By Salvatore Salamone
July 20, 2005 | Studying early-stage embryos of fruit flies can give researchers great insight into genetic-level interactions that determine the ultimate development progress of the fly. But the process of extracting the information has traditionally been time-consuming and tedious, resulting in small sample sets on which to understand the pathway interactions.
John Reinitz, a member of the faculty in the Department of Applied Mathematics and Statistics at Stony Brook University, and his team have developed a high-throughput method to measure gene expression and protein levels in fruit fly (Drosophila) embryo nuclei to vastly expand the amount of data used in developmental studies.
The method is essentially an automated pipeline that captures confocal microscope images of the embryos and performs an image analysis of the individual nuclei to derive information about protein levels. These data are then used to validate and calibrate in silico models, which in turn are used to better understand pathway interactions.
“To get the data, we had to develop our own techniques,” Reinitz says. “We developed software to do data visualization and analysis to get better data to test against an analytic model.”
|FRUIT BUZZ: Confocal microscope |
image of a fruit fly embryo shows
nuclei investigated to determine
gene expression levels in
To put the impact of the automation into perspective, Reinitz’s group has information from more than 900 embryos in its database to conduct the research. In the past, some scientists would do studies based on a handful of embryos. The difference is the data extraction — in the past it was mostly done by hand.
For example, researchers frequently used a number of manual techniques to view the nuclei, such as projecting the images on a wall or drawing nucleus-sized tick marks on paper and sticking that paper to the ground glass of a slide previewing box. The researcher would then visually estimate the image density within a nucleus (the image density is related to gene expression within the nuclei).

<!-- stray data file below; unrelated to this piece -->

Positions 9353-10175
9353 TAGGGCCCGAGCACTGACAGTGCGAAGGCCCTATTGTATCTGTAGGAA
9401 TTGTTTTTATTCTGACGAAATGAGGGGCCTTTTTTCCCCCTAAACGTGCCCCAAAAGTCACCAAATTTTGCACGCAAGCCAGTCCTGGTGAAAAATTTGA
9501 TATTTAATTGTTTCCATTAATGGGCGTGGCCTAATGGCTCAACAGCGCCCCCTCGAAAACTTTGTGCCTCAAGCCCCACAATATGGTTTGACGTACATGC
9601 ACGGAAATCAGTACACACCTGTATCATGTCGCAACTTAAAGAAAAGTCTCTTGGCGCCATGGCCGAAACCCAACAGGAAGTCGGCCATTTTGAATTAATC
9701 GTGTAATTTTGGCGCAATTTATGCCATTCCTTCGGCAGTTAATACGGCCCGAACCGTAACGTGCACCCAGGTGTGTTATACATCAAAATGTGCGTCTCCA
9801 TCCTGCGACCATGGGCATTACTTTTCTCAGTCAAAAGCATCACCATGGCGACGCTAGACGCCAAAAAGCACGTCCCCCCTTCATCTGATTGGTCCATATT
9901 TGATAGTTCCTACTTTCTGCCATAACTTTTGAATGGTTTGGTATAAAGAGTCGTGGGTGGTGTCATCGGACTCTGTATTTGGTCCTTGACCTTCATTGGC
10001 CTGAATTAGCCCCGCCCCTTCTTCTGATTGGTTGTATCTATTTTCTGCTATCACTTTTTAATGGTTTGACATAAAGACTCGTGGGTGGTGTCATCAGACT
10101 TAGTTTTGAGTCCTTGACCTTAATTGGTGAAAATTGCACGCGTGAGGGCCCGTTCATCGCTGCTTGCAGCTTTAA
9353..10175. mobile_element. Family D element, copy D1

The analysis method used by Reinitz and his group automates the image analysis and quantifies the data, thus eliminating the need to do eyeball estimations.
Early-stage fruit fly embryos offer a great opportunity to study pathway systems involved in Drosophila development. By studying the gene expression and protein-level patterns within embryos of different ages, researchers can technically derive information about the developmental process.
“In the early stage, you can see signs of segmentation,” Reinitz says. “You can watch the genes, get some understanding of cell-to-cell communications, and look at the proteins that control transcription.”
During development, a Drosophila embryo goes through distinct stages based on its age. Each stage is characterized by what is called a rapid nuclear division. Following several of these divisions, most of the nuclei move to the surface of the embryo — so basically, the embryos are shaped like a hollow football. Studying the protein levels of these nuclei on the outer shell at various stages gives researchers information about the embryo’s development.
The process used to study the expression of segmentation genes involves staining embryos with fluorescent antibodies and then viewing them under a confocal microscope where the embryos are illuminated by three different-frequency light sources.
The confocal microscope images are captured and saved. Using VisiQuest image analysis algorithms from AccuSoft, the images are run through a process that identifies the embryo and then orients it so that the long axis of the football-shaped embryo is horizontal.
Then additional imaging techniques are iteratively applied to identify the distinct nuclei within the embryo. Essentially, the old manual process of drawing a circle around each nucleus and then estimating its image density is replaced by sophisticated image analysis. The software identifies the edges of each nucleus and then determines the pixel density within that nucleus. This information determines the expression level of segmentation genes, which is considered to be proportional to protein concentrations.
The automation of this work has resulted in a high-throughput system that gives researchers much more information about an embryo’s development than was previously available. The data are being used in in silico studies of gap gene regulation.
Much of the data is available in a public database called FlyEx (http://flyex.ams.sunysb.edu/FlyEx/). Researchers using these data have already published several papers where the data were used to calibrate and validate in silico gene circuit models.